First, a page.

Under the SBIR and STTR Extension Act of 2022 (the Act), signed into law last month, Small Business Innovation Research (SBIR) and technology transfer programs in Small Business (STTR) have been extended through fiscal year 2025. These programs provide grants or contracts. to small businesses to fund research and development at an early stage. More than a dozen agencies participate in SBIR or STTR programs, including the US Department of Defense, US Department of Energy and NASA. According to the Small Business Administration, more than 5,000 new awards, representing more than $3 billion, are granted each year through these programs. The full list and link to each agency’s website (including current opportunities) can be found here.
The SBIR and STTR programs (referred to as “America’s Seed Fund”) are similar but distinct programs. The goal of the SBIR program is innovation: to stimulate technological innovation and increase private sector commercialization of innovations resulting from federally funded research and development. The objective of the STTR program is technology transfer: to facilitate the transfer of technology developed by a research institute to a small entrepreneurial company. In order to receive a contract or award under either program, in general, applicants must be majority-owned and controlled by U.S. citizens or legal permanent residents, organized as a non-profit entity. profitable and have less than 500 employees.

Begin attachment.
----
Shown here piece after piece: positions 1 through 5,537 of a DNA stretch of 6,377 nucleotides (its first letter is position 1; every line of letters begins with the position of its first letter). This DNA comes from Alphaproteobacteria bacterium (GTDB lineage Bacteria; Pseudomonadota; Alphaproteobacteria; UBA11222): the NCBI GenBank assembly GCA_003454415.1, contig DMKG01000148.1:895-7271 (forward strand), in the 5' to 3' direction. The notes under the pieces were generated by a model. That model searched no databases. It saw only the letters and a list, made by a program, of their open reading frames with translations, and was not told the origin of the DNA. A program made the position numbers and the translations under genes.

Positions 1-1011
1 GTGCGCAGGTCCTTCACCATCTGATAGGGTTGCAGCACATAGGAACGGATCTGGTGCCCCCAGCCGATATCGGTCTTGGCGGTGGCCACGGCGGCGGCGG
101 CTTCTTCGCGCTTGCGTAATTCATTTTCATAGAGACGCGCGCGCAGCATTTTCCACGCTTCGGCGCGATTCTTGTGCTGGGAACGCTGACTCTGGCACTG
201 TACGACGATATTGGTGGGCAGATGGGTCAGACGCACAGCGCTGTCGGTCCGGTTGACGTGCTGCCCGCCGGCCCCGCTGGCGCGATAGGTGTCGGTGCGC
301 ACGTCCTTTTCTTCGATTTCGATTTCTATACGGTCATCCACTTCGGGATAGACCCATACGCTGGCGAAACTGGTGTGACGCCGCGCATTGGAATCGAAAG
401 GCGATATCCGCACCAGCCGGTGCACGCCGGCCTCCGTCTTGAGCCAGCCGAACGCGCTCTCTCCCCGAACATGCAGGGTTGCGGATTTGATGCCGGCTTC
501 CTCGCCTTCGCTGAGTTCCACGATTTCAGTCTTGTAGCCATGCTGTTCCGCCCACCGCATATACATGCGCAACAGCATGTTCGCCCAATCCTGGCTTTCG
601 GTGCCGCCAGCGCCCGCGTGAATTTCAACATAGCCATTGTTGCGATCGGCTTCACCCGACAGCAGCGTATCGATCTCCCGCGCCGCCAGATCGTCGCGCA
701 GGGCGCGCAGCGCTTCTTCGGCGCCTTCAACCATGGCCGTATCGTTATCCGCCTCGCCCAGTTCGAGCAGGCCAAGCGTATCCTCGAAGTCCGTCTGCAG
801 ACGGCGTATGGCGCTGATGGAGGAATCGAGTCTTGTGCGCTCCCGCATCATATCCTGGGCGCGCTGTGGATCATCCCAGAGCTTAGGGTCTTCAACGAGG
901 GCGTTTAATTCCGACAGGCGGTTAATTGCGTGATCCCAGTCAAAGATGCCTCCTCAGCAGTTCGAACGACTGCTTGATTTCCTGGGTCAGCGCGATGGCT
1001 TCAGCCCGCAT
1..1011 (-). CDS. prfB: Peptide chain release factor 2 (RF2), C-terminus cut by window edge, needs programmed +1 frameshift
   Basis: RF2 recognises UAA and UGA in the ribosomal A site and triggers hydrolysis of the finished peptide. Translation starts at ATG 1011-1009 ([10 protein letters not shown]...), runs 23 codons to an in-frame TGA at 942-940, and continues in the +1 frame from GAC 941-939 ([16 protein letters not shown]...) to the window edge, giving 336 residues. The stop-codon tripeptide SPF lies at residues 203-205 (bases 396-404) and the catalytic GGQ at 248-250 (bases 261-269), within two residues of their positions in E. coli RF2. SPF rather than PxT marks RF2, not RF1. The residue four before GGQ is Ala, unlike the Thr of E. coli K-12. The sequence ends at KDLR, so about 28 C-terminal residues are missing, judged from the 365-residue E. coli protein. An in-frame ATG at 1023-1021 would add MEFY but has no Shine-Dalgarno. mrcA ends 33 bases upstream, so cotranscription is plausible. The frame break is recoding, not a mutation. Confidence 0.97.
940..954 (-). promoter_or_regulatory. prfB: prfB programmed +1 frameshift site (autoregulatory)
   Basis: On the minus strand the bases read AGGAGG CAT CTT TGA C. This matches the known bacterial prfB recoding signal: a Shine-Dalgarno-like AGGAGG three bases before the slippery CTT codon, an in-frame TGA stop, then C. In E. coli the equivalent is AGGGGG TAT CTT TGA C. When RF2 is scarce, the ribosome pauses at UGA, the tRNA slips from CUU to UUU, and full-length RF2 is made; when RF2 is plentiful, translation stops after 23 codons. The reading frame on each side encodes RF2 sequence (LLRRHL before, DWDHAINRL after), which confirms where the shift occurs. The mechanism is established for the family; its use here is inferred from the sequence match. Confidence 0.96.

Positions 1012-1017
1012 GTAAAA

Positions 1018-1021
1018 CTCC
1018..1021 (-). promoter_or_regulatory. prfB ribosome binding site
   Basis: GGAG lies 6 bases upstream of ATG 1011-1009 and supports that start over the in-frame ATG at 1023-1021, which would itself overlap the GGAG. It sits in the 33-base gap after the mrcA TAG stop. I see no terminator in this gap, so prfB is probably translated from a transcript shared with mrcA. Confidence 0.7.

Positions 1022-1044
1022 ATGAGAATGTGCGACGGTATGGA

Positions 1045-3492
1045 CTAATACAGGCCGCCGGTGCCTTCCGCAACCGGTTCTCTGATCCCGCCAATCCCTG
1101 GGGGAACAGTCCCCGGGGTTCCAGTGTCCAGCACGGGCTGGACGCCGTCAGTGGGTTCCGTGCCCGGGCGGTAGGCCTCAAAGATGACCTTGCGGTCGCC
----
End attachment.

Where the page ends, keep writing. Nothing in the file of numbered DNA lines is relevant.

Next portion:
In addition to extending the program through 2025, the law made significant changes to SBIR/STTR programs that impact both participants and agencies. These changes are consistent with the US policy objective of protecting intellectual property and limiting foreign influence/interference in domestic scientific and technological advances.
For example, the law requires agencies that participate in the SBIR/STTR program to implement due diligence programs to identify security risks presented by program participants. As part of the award review process, agencies must now specifically assess participants’ cybersecurity practices, employee makeup, patents, foreign ownership, or financial ties to any “foreign country of concern.”1 The law further creates limits on the award to companies with ties to a “foreign country of concern.” A “link” can come from foreign ownership (either individually or through venture capital investment), subsidiaries, joint ventures or contracts. It is also important to note that the law gives agencies the authority to reclaim funds from the SBIR/STTR scholarship when it is later determined that a recipient poses a risk to national security; for example, security risks resulting from a change in ownership.
SBIR/STTR programs present great opportunities for small businesses to obtain non-dilutive funding to support research and development of interest to participating agencies. However, applicants and participants should ensure that they understand these new requirements, in addition to the existing requirements regarding eligibility, performance and compliance as a government contractor. If you have any questions about the SBIR/STTR programs or any other government contracting issues, please contact Marc Fitzgerald, Mark BassWhere Seth Cowell.